By Brian Byrne
WHEN environmental scientist Dr Jan Baars noticed a significant growth of the invasive plant American Skunk Cabbage in the local Liffey area, he decided to do a survey of the river by kayak. In doing that, about three years ago, he found that there were, in a 20kms length of the river, some 82 individual sites. And in Kilcullen, where Jan lives, he found what is probably the largest population of the plant in Ireland.
Skunk Cabbage is originally from Alaska, and has a striking yellow flower in spring, when it also gives off a distinctive odour that gets it its name. It was brought to these islands in the early 1900s as an ornamental plant, and over the last century escaped into the wild, growing in wet and marshy areas. It grows very big, and was classified as an invasive species by the EU in 2018.
“Usually where it has escaped from the garden you find populations of about 20 plants, but in our Liffey survey we found populations of around 5,000,” says Jan Baars, who lectures in UCD and also has his own environmental consultancy. “This one in Kilcullen, we estimate to be around 5,600 plants.”
That’s many more than would have been expected. Deciding that the Liffey offered an excellent prospect for investigating whether the species could be controlled, he got funding for a pilot scheme from Kildare Co Council and the National Parks and Wildlife Service.
“There’s not much guidance in how you should control it, so we set up trials to work out whether we should manually control it, spray it, or cut it at the base and see if it will come out again,” said Jan. Working with some graduate students initially in 2019, and checking the trials last year, the team found that both manually pulling it up, and also spraying worked very well. Continuing the work this summer, they are currently dealing with a growth area in Kilcullen on the Bridge Camphill riverbank.
The individual plant doesn’t cause any issues, but where it develops in large monoculture groups it displaces native plants, which can change soil structure, affect the invertebrates that feed on it, and create instability. “That means when it dies back, it leaves bare soil, and when we have a flood that ends up in the river. In turn that chokes up the existential fish space in the river, and fish eggs laid in winter are affected. So it can have a knock-on effect throughout the system.”
The results of the work over the last two summers and this one are very positive, and Jan Baars is confident that the team has developed a system to control the plant. “We have now controlled 48 of the 82 sites, and we think it’s very possible to remove every single individual plant.”
But the plants will have already released a lot of seeds, which are in the river bank, and going back to the sites every two years to deal with those means it is a long-term project. “It could take ten years, but I think it is a very good opportunity for us to show that we can actually eradicate something if we have a dedicated plan and we manage it very carefully.”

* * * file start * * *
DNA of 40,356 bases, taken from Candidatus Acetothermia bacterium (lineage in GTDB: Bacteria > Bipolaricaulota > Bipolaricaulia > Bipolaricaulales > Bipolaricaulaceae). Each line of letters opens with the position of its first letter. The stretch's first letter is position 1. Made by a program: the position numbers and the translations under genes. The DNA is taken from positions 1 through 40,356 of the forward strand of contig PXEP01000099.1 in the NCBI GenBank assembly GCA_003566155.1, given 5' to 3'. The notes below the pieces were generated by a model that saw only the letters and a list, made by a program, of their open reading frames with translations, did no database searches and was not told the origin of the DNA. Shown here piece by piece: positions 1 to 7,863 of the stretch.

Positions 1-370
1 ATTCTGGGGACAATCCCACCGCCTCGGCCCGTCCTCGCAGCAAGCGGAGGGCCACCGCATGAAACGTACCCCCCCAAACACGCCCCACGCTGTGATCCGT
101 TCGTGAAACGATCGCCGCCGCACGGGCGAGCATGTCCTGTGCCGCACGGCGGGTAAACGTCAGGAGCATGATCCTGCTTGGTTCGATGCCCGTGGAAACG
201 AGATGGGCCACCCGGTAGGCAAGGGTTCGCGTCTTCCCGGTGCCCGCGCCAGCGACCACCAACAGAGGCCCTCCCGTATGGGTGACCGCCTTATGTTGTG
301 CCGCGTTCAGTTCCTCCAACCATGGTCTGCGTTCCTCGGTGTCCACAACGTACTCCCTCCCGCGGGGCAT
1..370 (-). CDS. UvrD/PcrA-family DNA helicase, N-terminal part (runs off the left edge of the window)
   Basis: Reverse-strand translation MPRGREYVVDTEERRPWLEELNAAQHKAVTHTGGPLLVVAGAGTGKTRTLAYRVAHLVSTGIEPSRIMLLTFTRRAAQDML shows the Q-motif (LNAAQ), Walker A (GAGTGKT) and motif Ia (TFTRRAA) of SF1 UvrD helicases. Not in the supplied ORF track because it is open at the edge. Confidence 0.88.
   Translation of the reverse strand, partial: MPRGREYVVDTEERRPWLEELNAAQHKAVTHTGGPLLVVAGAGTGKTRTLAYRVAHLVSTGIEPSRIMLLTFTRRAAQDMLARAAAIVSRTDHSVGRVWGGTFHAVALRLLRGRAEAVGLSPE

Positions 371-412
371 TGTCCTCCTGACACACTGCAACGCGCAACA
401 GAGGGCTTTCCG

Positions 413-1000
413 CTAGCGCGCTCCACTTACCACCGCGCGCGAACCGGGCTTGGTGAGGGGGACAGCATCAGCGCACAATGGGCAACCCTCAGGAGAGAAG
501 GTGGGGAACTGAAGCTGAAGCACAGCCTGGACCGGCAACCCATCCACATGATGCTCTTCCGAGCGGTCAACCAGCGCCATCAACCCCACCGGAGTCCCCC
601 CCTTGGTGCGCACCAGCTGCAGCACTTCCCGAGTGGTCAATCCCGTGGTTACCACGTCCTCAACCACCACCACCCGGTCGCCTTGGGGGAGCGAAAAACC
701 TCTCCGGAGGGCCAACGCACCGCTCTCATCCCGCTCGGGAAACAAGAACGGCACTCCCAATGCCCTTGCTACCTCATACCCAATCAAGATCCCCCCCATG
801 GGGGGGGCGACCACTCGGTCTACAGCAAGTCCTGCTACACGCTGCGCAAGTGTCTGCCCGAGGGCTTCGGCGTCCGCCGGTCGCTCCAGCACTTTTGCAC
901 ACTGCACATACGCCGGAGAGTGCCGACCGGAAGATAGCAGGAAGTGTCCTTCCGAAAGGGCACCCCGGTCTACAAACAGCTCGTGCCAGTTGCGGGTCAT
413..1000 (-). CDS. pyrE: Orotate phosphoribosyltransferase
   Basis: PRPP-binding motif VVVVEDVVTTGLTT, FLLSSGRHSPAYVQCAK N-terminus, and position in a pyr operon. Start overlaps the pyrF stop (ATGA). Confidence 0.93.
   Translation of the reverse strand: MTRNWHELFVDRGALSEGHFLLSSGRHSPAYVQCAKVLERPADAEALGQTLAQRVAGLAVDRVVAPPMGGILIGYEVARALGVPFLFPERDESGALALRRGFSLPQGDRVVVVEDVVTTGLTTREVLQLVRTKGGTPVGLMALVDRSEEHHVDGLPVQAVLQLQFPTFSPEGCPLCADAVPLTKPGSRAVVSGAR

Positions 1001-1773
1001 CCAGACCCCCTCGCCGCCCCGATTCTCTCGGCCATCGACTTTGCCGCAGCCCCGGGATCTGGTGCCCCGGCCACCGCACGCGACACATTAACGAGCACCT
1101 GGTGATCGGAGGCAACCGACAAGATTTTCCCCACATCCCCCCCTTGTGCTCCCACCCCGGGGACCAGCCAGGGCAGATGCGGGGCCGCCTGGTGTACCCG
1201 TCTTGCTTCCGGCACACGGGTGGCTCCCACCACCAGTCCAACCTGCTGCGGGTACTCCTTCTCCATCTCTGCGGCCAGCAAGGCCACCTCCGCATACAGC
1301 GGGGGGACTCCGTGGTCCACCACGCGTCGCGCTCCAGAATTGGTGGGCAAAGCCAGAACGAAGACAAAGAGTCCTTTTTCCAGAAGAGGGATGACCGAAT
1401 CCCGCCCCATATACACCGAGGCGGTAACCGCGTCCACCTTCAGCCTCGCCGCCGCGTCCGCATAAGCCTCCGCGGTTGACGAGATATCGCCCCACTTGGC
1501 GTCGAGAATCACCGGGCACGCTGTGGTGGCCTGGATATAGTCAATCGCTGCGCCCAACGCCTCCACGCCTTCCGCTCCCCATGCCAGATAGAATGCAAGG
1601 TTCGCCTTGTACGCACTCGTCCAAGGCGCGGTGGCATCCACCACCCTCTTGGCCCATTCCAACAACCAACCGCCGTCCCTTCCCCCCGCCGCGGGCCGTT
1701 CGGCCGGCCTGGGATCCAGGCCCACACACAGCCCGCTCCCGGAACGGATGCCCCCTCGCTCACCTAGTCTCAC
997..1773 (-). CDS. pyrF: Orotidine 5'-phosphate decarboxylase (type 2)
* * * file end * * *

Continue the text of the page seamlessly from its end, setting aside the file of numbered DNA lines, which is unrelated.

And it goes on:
American Skunk Cabbage is considered widely spread in Ireland, so the lessons learned already in Dr Barrs’ project will be useful for a wider application. “Typically they were brought into ornamental gardens around the country and we have small little escaped populations dotted around the country. We have had such success here that we’re now encouraging the National Parks and Wildlife Service to target wherever it occurs in their areas.” Already these include Killarney National Park, where there is a small population of Skunk Cabbage, and another in Waterford.
The endeavour has also provided lessons for dealing with other invasive species in the country. “Some are harder to control than others, it’s fair to say. But if you approach the problem carefully, with a scientific method and a really good management plans, you can tackle anything.”
But such efforts do cost a lot of money, are typically labour intensive, and sometimes it’s a matter of trying to manage a situation to fit in our biodiversity instead of trying to eradicate it. “Alien species typically get a bad rap, but we also have to work out how eradication might have other effects. We have to carefully consider the environment it is in and how best to manage that. If it is a case of having to leave it, then you must do that. But where you can intervene, and it doesn’t have a significant impact when you can control it, then you can do that.”
Jan Baars is very appreciative of the support for the pilot project provided by Bridget Loughlin, Heritage Officer with Kildare County Council; and Eileen Canny, Divisional Ecologist at the National Parks and Wildlife Service.